How is Blepharoplasty carried out?
I usually perform the surgery under local anaesthesia. However, you could choose to have general anaesthesia.
I will make a cut in the natural skin crease of the upper eyelid and remove extra skin and fat if necessary. I will then close the cut with stitches. The scar tends to be hidden in the natural skin fold and not noticeable.
If you have local anaesthesia, you will have an initial discomfort but you should not feel anything sharp after it. Sometimes I top up the local anaesthesia during the surgery if needed. If general anaesthesia is chosen, the anaesthetists will discuss the risks with you.
Post-operative pain tends to be mild and is usually treated with simple painkillers such as Paracetamol. Bleeding should also be mild. Your eyes are likely to look bruised and swollen but this usually settles after a few days. If you get any bleeding afterwards, you should press firmly on the wound for a few minutes with a clean tissue. Usually the bleeding stops after 10 minutes, however,
If the bleeding continues or you develop a visual disturbance, keep on pressing firmly on the wound and contact us or go to your nearest A/E department. Infection in the site of surgery is rare but if your eyelid becomes painful and swollen a few days after the surgery, you should let us know. Usually an infection can be treated with antibiotic.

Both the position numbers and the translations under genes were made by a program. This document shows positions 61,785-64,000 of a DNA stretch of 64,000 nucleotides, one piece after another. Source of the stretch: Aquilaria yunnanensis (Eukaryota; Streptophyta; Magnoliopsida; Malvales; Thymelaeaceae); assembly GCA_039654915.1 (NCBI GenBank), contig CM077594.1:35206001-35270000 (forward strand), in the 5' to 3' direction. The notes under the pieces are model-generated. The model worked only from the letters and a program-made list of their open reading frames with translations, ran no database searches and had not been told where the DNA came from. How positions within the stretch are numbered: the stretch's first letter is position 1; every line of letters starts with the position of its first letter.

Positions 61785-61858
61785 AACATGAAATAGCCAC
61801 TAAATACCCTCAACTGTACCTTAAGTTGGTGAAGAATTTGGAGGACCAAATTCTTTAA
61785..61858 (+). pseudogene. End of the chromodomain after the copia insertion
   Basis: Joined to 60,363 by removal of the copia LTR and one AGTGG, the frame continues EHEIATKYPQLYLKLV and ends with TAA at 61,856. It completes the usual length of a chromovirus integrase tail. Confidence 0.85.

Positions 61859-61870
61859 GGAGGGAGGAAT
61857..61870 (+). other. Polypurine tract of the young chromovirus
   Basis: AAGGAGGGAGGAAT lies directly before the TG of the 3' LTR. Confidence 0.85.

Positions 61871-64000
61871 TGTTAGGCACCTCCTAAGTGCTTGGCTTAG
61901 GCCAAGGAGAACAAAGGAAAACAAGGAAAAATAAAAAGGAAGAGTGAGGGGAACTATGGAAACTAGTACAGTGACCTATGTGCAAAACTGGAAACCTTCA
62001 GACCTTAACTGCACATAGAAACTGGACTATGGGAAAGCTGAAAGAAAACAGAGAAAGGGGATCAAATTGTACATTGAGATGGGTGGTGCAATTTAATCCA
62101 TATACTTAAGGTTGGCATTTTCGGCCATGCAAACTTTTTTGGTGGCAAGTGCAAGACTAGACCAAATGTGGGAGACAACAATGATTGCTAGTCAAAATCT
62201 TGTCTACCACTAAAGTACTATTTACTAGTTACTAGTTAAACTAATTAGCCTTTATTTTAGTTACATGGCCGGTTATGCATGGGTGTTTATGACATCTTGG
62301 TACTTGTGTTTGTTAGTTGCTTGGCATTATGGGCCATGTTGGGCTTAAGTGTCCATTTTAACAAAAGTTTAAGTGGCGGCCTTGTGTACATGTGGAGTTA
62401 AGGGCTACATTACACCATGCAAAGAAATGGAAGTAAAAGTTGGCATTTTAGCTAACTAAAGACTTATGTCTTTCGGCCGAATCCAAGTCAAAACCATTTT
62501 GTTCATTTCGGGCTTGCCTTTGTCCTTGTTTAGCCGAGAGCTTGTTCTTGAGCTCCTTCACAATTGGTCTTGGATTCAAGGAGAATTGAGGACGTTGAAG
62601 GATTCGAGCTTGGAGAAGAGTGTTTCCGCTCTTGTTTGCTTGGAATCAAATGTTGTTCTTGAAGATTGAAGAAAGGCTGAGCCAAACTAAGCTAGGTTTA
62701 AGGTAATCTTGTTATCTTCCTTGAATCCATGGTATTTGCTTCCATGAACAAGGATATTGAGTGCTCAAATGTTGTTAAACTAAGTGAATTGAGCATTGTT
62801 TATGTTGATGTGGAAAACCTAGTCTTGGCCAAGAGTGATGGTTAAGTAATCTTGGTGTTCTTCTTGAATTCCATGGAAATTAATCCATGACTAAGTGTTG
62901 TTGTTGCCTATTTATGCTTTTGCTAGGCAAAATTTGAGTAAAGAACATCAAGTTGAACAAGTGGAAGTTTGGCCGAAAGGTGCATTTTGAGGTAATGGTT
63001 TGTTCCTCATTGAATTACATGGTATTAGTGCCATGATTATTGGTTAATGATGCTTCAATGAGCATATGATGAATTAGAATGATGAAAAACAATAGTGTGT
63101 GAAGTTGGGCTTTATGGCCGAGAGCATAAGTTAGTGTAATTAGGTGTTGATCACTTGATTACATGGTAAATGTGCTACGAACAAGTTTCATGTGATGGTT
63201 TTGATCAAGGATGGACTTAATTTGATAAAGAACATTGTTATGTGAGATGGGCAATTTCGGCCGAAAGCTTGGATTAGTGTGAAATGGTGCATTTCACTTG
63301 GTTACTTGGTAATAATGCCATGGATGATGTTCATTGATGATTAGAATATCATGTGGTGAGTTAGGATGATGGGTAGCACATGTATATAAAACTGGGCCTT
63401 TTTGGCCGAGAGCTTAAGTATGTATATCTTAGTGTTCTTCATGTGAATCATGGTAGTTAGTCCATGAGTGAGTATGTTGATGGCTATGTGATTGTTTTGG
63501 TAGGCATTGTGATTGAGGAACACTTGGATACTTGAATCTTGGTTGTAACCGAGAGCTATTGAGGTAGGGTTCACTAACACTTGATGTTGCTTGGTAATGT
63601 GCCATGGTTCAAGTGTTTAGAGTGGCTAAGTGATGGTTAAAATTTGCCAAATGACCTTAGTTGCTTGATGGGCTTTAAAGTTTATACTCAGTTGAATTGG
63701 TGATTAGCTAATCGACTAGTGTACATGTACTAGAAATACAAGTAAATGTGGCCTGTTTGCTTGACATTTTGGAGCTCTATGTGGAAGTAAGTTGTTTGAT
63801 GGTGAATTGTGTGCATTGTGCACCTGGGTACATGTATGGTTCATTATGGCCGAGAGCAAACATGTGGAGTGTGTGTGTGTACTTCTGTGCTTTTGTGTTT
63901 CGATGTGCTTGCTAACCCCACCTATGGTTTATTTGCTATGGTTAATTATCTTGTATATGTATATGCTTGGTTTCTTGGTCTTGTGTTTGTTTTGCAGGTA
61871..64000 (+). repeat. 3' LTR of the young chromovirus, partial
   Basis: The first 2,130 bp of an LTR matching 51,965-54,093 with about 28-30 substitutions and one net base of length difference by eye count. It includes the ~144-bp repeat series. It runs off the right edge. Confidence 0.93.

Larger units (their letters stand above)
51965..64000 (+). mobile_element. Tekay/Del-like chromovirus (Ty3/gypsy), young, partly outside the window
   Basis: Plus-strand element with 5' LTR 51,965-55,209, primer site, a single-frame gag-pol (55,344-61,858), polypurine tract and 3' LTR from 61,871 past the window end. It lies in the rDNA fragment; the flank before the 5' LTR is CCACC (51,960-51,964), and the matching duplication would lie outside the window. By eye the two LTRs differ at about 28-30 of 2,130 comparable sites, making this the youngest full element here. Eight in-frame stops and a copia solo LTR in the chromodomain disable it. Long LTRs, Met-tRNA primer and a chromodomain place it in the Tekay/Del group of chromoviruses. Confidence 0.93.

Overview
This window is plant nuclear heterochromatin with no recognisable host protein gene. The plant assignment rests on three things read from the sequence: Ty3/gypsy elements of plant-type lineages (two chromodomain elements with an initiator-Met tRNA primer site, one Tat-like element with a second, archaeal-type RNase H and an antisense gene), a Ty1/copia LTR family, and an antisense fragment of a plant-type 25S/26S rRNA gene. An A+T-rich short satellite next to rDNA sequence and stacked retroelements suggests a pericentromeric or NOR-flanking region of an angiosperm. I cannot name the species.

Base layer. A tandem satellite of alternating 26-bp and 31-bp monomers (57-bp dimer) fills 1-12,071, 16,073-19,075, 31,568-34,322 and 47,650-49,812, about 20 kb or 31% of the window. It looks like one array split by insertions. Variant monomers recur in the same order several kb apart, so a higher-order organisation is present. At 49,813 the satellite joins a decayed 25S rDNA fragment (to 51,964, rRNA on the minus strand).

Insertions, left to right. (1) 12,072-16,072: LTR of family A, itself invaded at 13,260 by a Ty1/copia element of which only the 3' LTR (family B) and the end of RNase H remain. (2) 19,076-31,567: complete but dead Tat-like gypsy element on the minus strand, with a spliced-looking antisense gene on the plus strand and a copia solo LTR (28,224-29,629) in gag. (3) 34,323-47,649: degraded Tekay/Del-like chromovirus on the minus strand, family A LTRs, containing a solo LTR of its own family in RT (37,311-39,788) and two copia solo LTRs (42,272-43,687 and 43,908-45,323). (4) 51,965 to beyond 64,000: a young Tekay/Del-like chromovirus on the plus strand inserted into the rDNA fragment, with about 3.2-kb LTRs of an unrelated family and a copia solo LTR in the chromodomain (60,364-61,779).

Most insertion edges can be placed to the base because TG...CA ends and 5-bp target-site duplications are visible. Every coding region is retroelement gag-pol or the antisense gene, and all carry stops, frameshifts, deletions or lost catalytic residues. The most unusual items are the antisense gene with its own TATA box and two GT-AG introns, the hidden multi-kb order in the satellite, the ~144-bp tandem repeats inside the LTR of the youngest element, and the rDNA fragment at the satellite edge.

Water eyes (Epiphora)
Watery eyes are a common problem. Sometimes symptoms can be transient but in some cases the symptoms can be persistent and troublesome. Broadly speaking, watery eye can be caused by 2 things:
- Too much tear being produced. This is usually the case if there are reasons to irritate the surface of the eye. There is a long list of possible causes for irritation but the commonest one is a condition called Blepharitis (please see the section on Blepharitis).
- Blockage of the tear duct. The tear duct runs from the corner of the eye to the back of the nose. If there is any blockage of any part of it, then the eye can be watery or sometime discharge yellow mucus. Sometimes the tear sac can become infected (Dacrocystitis).
If you are suffering from watery eyes, the first thing that we need to do is to examine the front of the eye and exclude obvious signs of irritation. The second stage is to test the tear duct. This is done by injecting salty water through a blunt canaliculus (like a syringe) into opening of the tear duct. If the fluid is felt in the back of the throat, then the tear duct is open and flushed. If it is blocked, then the test will give us an indication where the blockage is.
The treatment of blocked tear duct depends on the site of obstruction and patient symptoms. It ranges from simple local anesthetic procedure to bigger procedures which requires general anesthesia.